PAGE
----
What is Occupational Therapy?  

Occupational therapy is the only profession that helps people across the lifespan to do the things they want and need to do through the therapeutic use of daily activities (occupations). Occupational therapy practitioners enable people of all ages to live life to its fullest by helping them promote health, and prevent—or live better with—injury, illness, or disability. 

Common occupational therapy interventions include helping children with disabilities to participate fully in school and social situations, helping people recovering from injury to regain skills, and providing supports for older adults experiencing physical and cognitive changes. Occupational therapy services typically include:

  • an individualized evaluation, during which the client/family and occupational therapist determine the person’s goals,
  • customized intervention to improve the person’s ability to perform daily activities and reach the goals, and
  • an outcomes evaluation to ensure that the goals are being met and/or make changes to the intervention plan. 

Occupational therapy practitioners have a holistic perspective, in which the focus is on adapting the environment and/or task to fit the person, and the person is an integral part of the therapy team. It is an evidence-based practice deeply rooted in science. 

What is pediatric occupational therapy?

The primary focus of a pediatric occupational therapist is to help children develop the skills they need to grow into adulthood.  Whether its an injury, physical impairment, or other circumstances that stifle social, cognitive, and sensory development, occupational therapy can help.  Advancing into life as an independent and functional adult requires learning and mastering basic skills at an early age.   As children age, learning basic skills can become arduous, problems can compound, and overall progress can be stunted.  

Is your child a candidate?  

Pediatric occupational therapy can help kids with formal diagnoses as well as children that simply need help with social skills and confidence.  Whether your child was premature, has ADHD or autism, or struggles to write, meeting with a pediatric occupational therapist can help.  The following list includes the childhood skills that can develop with our services:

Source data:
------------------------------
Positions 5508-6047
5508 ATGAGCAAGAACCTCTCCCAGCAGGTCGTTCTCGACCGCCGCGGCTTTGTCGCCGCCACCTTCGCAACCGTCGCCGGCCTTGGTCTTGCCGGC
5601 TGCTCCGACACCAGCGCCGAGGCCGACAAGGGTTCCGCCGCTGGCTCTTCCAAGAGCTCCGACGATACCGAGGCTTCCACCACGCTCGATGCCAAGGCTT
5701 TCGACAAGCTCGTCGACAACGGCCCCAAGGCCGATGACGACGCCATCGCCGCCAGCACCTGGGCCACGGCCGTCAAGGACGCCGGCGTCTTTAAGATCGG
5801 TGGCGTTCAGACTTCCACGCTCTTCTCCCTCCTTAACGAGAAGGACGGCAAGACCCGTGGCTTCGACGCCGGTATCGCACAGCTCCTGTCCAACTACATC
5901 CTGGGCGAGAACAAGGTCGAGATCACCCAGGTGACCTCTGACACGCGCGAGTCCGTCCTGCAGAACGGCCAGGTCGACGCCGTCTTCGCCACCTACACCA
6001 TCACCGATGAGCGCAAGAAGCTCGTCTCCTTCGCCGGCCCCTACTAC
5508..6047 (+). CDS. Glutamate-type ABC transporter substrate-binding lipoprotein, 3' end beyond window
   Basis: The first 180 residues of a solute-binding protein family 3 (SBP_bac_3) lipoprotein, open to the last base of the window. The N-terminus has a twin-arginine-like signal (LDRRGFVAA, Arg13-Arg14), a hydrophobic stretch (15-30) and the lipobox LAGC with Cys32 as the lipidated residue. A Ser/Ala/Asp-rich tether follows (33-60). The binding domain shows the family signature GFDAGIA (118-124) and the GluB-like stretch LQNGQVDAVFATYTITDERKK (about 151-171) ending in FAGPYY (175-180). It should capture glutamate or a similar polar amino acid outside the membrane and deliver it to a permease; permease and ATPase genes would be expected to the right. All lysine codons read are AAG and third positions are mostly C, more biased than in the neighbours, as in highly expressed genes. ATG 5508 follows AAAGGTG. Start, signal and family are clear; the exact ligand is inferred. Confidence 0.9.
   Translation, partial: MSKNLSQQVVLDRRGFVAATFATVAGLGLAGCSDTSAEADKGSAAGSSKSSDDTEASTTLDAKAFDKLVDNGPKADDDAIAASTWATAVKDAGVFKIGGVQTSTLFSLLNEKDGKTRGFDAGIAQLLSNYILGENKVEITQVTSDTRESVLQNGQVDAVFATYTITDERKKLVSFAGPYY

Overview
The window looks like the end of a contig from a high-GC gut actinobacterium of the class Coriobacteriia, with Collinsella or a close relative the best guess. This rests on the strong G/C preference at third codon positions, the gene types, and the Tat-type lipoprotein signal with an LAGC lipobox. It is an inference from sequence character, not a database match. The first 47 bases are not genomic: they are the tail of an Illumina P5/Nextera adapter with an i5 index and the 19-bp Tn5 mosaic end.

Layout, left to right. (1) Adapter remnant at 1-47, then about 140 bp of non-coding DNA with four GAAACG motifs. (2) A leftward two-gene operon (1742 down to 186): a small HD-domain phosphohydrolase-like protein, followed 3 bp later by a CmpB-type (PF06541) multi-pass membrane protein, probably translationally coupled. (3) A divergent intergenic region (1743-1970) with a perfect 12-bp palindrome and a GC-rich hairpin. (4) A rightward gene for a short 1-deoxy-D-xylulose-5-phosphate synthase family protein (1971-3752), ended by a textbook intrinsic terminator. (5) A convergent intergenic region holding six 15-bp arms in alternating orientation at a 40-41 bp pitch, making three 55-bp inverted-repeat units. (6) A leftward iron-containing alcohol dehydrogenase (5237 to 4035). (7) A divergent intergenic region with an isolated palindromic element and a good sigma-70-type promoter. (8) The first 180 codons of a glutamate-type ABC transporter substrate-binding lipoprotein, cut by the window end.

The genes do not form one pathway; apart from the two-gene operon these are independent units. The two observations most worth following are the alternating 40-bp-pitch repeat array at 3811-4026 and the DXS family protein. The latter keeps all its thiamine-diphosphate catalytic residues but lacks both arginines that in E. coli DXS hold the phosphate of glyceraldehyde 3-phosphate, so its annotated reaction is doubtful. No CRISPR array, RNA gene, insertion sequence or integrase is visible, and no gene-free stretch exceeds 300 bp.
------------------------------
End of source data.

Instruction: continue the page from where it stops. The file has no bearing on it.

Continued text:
• Fine motor  – finger dexterity, wrist and forearm control, and hand strength
  • Cognitive  – remembering letters, shapes and sequences
  • Social – taking turns, listening and following directions
  • Gross motor  – balance and body coordination
  • Basic self-care – dressing, bathing and self-feeding
Methods, equipment, & setting:

Like other professions, occupational therapists have a host of tools to use when working with children who are often reluctant to begin the process.  Motivation comes in many ways and incorporates play, games, toys, puzzles, and exercise.  These approaches minimize anxiety and reduce fear.  In every setting, the goal of pediatric occupational therapy is to also build self-esteem and confidence while facilitating progress.  

You will often find us working with kids at coloring tables, on the floor stacking blocks, in a quiet room with dim lighting, in a ball pit with bouncy balls, or simply enjoying a swing ride.   Regardless of the specific tactic, parents and caregivers are welcome to watch each session.  

Occupational therapist training:

Occupational therapists have undergraduate degrees in any number of fields and an advanced degree in occupational therapy from a nationally-recognized and accredited university.  Pediatric occupational therapists undergo a 2-year extensive training program where they have hands-on requirements and must meet clinical expectations.  To obtain certification, each therapist must pass a national licensure exam which measures their knowledge of the field; the National Board of Certification in Occupational Therapy certifies only those students that show a mastery of their evidence-based standards.  

Certified occupational therapists are bound by a strict code of ethics while adhering to the confidentiality standards of HIPPA and FERPA.   The entire staff of Sensory Scaffoldings undergoes a rigorous background investigation, which includes references from previous employers and investigation into criminal activity on the federal, state, and local levels.  The code of ethics can be found here:  https://ajot.aota.org/article.aspx?articleid=2442685